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July 4.


The rebel gunboat Torpedo, formerly the Dragon, came down the James River, Virginia, having on board Alexander H. Stephens, Vice-President of the rebel government. By flag of truce it was reported that Stephens was the bearer of a letter from Jefferson Davis to President Lincoln, and he requested permission to go to Washington in the Torpedo, to present the letter to President Lincoln in person. This request was declined by the President and Cabinet, but before their determination could be communicated, the Torpedo had left its moorings and proceeded up the James River, without waiting for an answer.--(Docs. 23 and 34.)


Vicksburgh, Miss., was surrendered to the National forces under the command of Major-General Grant.--(Docs. 25, 36, 94, and 141.)


Abraham Lincoln, President of the United States, “announces to the country, that the news from the army of the Potomac to ten P. M. of the third, is such as to cover the army with the highest honor and promise a great success to the cause of the Union, and to claim the condolence of all for the many gallant fallen, and that for this he especially desires, on this day, that He whose will, not ours, should ever be done, be everywhere remembered with the profoundest gratitude.”


The battle of Helena, Ark., was fought this day, by the National troops under the command of Major-General B. M. Prentiss, and the rebels under Generals Marmaduke, Price, and Holmes.--(Docs. 24 and 111.)


General Sheridan's division of Rosecrans's army, in pursuit of General Bragg, crossing the Elk River, Tenn., was thrown forward toward Dechard and Cowan, after reoccupying Winchester. This day he sent his cavalry force, under Colonel Watkins of the Sixth Kentucky, toward the mountains. Near University Place, they encountered the rebel cavalry, killed and wounded forty, routed and drove them three miles up the side of the mountain, and returned with the loss of twelve men. The rebels' flight was so precipitate, that they threw away every thing which could at all impede them, and their course could be traced for miles by their cast-off equipments and accoutrements.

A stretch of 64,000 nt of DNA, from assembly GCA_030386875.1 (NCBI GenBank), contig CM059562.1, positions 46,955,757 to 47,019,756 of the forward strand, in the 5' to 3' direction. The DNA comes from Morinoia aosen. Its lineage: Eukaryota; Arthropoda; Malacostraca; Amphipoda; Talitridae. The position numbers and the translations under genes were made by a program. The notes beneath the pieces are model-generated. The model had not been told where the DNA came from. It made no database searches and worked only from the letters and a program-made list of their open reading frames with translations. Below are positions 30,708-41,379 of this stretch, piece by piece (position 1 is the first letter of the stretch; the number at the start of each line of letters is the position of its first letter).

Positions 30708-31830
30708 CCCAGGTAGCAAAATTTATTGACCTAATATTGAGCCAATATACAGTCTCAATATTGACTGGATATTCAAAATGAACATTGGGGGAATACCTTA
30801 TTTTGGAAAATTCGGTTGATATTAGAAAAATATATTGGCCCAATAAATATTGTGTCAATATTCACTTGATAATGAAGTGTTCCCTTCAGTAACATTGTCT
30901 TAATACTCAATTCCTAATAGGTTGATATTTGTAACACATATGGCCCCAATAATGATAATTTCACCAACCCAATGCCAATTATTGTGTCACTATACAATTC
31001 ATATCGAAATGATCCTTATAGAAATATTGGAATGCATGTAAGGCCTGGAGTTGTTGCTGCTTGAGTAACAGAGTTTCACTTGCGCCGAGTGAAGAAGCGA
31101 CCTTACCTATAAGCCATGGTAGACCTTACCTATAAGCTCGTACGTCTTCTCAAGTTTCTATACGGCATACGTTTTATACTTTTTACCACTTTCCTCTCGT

Captain Turner, the Commandant at the Libby Prison, at Richmond, Va., received the following order:

Special order, no. 160.

Headquarters Department of Henrico, July 4, 1868.
Captain T. N. Turner, commanding confederate States prison, is hereby commanded to select, by lot, from among the Federal Captains now in his possession, two of that number for execution.

John H. Winder, Major-General Commanding.

Captain Turner at once proceeded to carry out the order, and caused all the captains, seventy-five in number, to be assembled in the large room on the first floor. The order commanding the selection of two of them for execution was then read aloud in their presence, by the Captain, and the seventy-five names deposited in a box placed upon a table. Captain Turner inquired if they would designate any particular person to draw from the box, and explained that the two first names drawn would be the parties selected. There was a deep silence for some moments, when one of the captains spoke and named Rev. Mr. Brown, Chaplain of the Fifth Maryland (Yankee) regiment, as their choice. Mr. Brown here stepped forward, from three chaplains in the room, and, evincing considerable emotion, drew the first name from the box, written upon a piece of paper.

Without glancing at the card, he handed it to Captain Turner, who read out:

Henry Washington Sawyer, Captain First New Jersey cavalry.

Then it was a singular coincidence struck every one present, for Sawyer was the party who named Mr. Brown for the unpleasant duty he was then discharging. Great drops of sweat beaded Sawyer's brow, as he stepped out from the ranks. The next name was drawn and read out, as before, “John Flinn, fifty-first Indiana regiment ;”

Com. John Rodgers.

[25] and Flinn took his place with Sawyer. The drawing over, the balance of the officers were returned to their quarters, and Sawyer and Flinn taken from the prison to the office of General Winder. Sawyer was talkative, and said if it was his fate, he would stand it. Flinn said but little.--Richmond Examiner, July 8.


The First North-Carolina (Union) volunteers, Colonel McChesney, returned to Newbern, N. C., from an expedition up the Pungo River, where the regiment captured two large schooners heavily laden with rebel supplies, large numbers of prisoners, horses, cattle, negroes, and several thousand bushels of corn. This regiment effected a landing near Wade's Point, and moved with great celerity at midnight, taking the enemy everywhere by surprise. Several thousand dollars' worth of rebel commissary stores were also destroyed.


Orlando H. Moore, Colonel of the Twenty-fifth regiment of Michigan infantry, commanding at Green River Bridge, Kentucky, was summoned to surrender, by the rebel General John Morgan, when he replied, “that the Fourth day of July was no day to entertain such a proposition,” and immediately after, a fight was commenced by the rebels, which resulted in their defeat and the loss of over fifty killed and two hundred wounded.--(Doc. 44.)

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